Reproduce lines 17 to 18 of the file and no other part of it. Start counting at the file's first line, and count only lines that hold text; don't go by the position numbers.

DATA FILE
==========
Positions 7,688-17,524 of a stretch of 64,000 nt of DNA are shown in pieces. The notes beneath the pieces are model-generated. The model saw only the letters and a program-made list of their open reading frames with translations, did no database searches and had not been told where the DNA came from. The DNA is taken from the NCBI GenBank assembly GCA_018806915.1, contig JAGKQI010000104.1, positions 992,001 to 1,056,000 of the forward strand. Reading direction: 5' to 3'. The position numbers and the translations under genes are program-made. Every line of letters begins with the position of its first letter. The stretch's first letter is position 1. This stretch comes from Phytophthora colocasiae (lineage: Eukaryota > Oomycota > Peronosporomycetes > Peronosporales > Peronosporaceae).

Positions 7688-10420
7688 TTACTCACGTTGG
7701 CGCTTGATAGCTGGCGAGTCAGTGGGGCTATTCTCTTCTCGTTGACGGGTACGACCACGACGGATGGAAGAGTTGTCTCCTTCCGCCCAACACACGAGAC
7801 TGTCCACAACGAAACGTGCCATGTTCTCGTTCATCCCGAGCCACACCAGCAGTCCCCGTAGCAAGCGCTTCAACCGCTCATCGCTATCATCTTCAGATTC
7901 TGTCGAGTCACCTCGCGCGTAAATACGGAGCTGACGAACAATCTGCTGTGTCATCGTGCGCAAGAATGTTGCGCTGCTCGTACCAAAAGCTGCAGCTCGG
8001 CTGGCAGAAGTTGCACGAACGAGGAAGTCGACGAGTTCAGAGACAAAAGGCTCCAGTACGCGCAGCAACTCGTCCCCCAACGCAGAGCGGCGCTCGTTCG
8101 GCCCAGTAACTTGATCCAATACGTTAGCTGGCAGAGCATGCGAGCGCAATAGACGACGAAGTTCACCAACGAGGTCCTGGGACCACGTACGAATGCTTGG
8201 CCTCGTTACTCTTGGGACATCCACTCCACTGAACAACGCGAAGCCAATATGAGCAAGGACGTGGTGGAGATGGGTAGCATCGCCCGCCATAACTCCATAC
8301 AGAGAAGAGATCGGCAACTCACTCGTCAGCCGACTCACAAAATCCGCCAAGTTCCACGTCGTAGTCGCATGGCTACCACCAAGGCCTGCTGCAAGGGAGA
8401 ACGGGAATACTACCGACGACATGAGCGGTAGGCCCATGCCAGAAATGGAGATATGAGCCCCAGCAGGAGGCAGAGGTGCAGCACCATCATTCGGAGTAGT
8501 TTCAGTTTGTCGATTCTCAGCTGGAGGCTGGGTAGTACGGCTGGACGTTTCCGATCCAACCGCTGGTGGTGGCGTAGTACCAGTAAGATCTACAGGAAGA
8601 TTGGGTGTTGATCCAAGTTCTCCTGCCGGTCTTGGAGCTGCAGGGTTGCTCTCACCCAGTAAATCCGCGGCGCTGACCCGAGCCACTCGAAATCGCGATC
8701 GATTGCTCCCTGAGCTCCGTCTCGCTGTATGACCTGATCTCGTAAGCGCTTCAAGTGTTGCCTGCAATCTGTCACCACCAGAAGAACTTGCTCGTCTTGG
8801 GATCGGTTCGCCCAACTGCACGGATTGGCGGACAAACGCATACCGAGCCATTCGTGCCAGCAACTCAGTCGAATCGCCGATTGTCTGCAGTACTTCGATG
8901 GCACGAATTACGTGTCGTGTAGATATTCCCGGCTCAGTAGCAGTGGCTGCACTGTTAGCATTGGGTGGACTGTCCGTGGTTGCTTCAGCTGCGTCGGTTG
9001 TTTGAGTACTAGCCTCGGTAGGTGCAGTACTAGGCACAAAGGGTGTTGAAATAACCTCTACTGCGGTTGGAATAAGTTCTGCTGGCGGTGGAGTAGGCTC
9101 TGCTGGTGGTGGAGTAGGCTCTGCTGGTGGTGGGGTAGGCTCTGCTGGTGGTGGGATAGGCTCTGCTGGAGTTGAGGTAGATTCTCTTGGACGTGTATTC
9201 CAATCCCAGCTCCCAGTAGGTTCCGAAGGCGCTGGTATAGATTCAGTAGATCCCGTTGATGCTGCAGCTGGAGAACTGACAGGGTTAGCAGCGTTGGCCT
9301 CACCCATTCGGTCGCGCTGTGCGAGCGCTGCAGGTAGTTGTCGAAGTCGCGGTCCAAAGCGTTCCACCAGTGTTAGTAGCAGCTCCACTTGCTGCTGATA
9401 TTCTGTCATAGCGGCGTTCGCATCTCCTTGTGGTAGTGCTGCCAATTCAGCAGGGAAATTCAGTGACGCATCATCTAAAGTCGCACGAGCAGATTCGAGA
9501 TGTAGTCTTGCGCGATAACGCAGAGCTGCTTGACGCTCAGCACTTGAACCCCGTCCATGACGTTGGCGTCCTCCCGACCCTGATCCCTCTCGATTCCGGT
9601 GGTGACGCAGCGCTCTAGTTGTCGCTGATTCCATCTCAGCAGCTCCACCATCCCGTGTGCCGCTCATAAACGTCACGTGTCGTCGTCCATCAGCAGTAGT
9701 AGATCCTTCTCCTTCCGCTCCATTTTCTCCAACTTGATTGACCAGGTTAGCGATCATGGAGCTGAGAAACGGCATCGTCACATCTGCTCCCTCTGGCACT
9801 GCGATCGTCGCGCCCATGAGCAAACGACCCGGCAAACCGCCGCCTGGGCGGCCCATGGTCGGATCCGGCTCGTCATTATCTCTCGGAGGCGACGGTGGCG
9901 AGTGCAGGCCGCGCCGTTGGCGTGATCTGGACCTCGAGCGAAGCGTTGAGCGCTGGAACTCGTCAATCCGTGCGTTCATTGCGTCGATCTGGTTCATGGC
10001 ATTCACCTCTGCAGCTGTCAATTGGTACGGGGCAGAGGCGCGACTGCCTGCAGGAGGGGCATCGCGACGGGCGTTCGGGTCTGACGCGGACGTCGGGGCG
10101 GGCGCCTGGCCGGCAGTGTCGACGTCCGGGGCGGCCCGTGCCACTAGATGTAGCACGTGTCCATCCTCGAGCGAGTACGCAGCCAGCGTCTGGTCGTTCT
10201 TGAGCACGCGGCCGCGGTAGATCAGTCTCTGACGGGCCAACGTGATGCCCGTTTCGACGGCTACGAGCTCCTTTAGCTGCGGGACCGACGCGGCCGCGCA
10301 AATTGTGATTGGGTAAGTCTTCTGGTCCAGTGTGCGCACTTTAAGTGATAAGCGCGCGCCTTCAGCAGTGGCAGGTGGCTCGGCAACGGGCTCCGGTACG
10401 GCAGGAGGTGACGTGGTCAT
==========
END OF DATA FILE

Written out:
9001 TTTGAGTACTAGCCTCGGTAGGTGCAGTACTAGGCACAAAGGGTGTTGAAATAACCTCTACTGCGGTTGGAATAAGTTCTGCTGGCGGTGGAGTAGGCTC
9101 TGCTGGTGGTGGAGTAGGCTCTGCTGGTGGTGGGGTAGGCTCTGCTGGTGGTGGGATAGGCTCTGCTGGAGTTGAGGTAGATTCTCTTGGACGTGTATTC